As the show ended my mum, dad, sister and myself had a one-minute family discussion and agreed that Judy Garland had been well and truly pickled. Then we began the usual evening argument about whether it was bedtime.
Next morning the newspaper was delivered with a picture of Judy Garland over the second story on its front page, and a headline that read Judy Garland ‘ill’ at Palladium performance. I read the story, a hundred words or so explaining that her manager or someone at the Palladium or ATV said she had felt unwell before the show but insisted on going on. I thought back to the previous evening, all the stumbling and slurring and forgetting lines, and knew that wasn’t like being ill; it was being drunk. And then came a small but significant realisation – that sometimes adults tell big fat lies. Like most eight-year-olds I was still pretty trusting of grown-ups and believed they only told me off for telling a fib because they never told fibs themselves. But this was so obviously untrue, and about someone so famous and important that she was on The London Palladium Show, and the newspaper printed it as if there was nothing wrong. It was my first little revelation that sometimes the world worked around people telling lies – even if at that age I couldn’t grasp the reason for it doing so.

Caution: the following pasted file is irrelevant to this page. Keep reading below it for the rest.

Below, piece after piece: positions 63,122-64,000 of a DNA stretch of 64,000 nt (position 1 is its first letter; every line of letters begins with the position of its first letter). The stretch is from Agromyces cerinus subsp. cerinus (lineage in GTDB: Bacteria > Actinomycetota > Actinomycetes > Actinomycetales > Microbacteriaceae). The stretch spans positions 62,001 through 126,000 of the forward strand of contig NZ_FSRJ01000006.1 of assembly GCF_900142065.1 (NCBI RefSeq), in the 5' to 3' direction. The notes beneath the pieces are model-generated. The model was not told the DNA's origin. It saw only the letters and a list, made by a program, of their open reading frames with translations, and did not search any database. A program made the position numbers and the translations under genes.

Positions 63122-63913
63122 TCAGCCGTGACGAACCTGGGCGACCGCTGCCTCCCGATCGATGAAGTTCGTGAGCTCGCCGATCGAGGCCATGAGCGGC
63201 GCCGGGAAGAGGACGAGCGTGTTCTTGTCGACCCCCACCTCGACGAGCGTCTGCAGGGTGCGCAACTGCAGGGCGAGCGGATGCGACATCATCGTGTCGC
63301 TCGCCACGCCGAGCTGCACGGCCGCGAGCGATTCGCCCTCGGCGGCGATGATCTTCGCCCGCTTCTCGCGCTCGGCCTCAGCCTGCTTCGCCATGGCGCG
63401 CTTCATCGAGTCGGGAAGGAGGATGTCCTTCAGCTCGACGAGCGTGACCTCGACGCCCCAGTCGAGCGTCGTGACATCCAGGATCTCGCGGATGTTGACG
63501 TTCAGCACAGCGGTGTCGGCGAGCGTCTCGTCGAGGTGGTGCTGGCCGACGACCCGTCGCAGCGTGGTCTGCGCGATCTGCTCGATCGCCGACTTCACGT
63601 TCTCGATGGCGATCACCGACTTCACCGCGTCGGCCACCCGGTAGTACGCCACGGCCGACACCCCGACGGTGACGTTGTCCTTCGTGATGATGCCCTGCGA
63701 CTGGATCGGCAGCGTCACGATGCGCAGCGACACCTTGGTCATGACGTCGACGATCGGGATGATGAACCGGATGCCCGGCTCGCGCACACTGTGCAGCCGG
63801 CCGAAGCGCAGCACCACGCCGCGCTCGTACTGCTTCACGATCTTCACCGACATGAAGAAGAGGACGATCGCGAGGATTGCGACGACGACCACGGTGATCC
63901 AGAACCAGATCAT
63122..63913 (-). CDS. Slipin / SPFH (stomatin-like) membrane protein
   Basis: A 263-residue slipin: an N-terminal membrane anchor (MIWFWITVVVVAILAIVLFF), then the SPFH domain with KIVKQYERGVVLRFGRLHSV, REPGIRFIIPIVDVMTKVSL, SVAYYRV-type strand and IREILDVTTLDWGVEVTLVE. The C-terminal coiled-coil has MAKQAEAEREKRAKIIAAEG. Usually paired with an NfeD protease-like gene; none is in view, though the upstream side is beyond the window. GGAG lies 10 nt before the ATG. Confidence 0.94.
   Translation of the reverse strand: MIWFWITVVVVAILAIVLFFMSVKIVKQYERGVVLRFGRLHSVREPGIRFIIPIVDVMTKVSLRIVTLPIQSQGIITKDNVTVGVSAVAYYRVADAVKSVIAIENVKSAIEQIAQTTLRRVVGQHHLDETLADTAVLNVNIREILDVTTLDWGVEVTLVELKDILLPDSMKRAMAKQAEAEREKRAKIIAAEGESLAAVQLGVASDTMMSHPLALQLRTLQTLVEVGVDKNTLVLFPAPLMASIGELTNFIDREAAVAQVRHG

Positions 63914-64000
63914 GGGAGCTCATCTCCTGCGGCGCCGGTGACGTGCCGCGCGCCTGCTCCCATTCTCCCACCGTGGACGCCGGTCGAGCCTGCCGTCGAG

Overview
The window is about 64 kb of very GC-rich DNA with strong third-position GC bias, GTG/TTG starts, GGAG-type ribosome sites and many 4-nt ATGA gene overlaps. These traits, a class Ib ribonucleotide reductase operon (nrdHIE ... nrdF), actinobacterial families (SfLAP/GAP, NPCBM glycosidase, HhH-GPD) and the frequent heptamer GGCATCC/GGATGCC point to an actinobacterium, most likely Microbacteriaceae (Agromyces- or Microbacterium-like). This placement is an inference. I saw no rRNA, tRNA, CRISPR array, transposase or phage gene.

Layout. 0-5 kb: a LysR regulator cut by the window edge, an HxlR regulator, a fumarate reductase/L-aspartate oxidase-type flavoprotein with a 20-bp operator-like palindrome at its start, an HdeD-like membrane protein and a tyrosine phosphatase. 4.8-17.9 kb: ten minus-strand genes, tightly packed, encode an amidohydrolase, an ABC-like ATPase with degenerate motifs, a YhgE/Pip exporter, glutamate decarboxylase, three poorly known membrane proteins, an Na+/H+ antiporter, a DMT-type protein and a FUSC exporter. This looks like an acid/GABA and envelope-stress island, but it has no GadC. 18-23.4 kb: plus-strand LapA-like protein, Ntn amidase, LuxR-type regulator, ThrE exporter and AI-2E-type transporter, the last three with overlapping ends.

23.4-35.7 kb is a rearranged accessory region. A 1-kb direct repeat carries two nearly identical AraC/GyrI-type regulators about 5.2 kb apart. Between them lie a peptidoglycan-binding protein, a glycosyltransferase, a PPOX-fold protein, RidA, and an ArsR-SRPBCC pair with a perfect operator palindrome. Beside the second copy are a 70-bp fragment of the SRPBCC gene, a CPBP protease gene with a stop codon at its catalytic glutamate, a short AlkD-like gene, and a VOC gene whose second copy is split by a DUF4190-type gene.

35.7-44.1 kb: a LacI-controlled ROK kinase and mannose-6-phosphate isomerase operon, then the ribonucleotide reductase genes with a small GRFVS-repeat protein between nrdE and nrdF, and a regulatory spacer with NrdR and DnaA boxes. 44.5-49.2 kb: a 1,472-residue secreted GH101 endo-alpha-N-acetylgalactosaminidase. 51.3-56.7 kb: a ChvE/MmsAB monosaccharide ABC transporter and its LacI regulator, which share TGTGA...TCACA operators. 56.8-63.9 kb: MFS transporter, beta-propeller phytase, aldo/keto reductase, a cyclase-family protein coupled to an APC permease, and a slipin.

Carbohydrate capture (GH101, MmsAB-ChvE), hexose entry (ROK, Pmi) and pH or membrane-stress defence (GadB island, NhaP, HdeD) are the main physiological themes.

She hung around London in the following months. I vaguely remember ripples of gossip and tabloid headlines about her shambling wreck of a life. I have a stronger memory of the TV news reporting her marriage to Mickey Deans, at least ten years younger and apparently sober, and wondering what he saw in her. They were interviewed on camera, she swayed and slurred again, and when asked where they going on honeymoon she said one place and he said another. It prompted another round of muttering in our living room and adult warnings that the marriage wouldn’t last long.
It didn’t. Three months later he found her dead on the toilet from an overdose of barbiturates. That triggered an explosion in the media, but suddenly it wasn’t about a shambling drunk but a tragic heroine, a giant of showbiz who had been steamrollered by pressures too heavy for anyone to handle. There were gushing tributes, a lying in state, and suddenly you couldn’t get away from the strains of Over the Rainbow. But there was an acknowledgement that she had been a mess for years before she died, and I picked up another little life lesson: some people were successful, famous, rich, screwed up, scared and desperately unhappy. I began to sense that life would be full of unexpected pressures and horribly complicated. It was a little bit scary.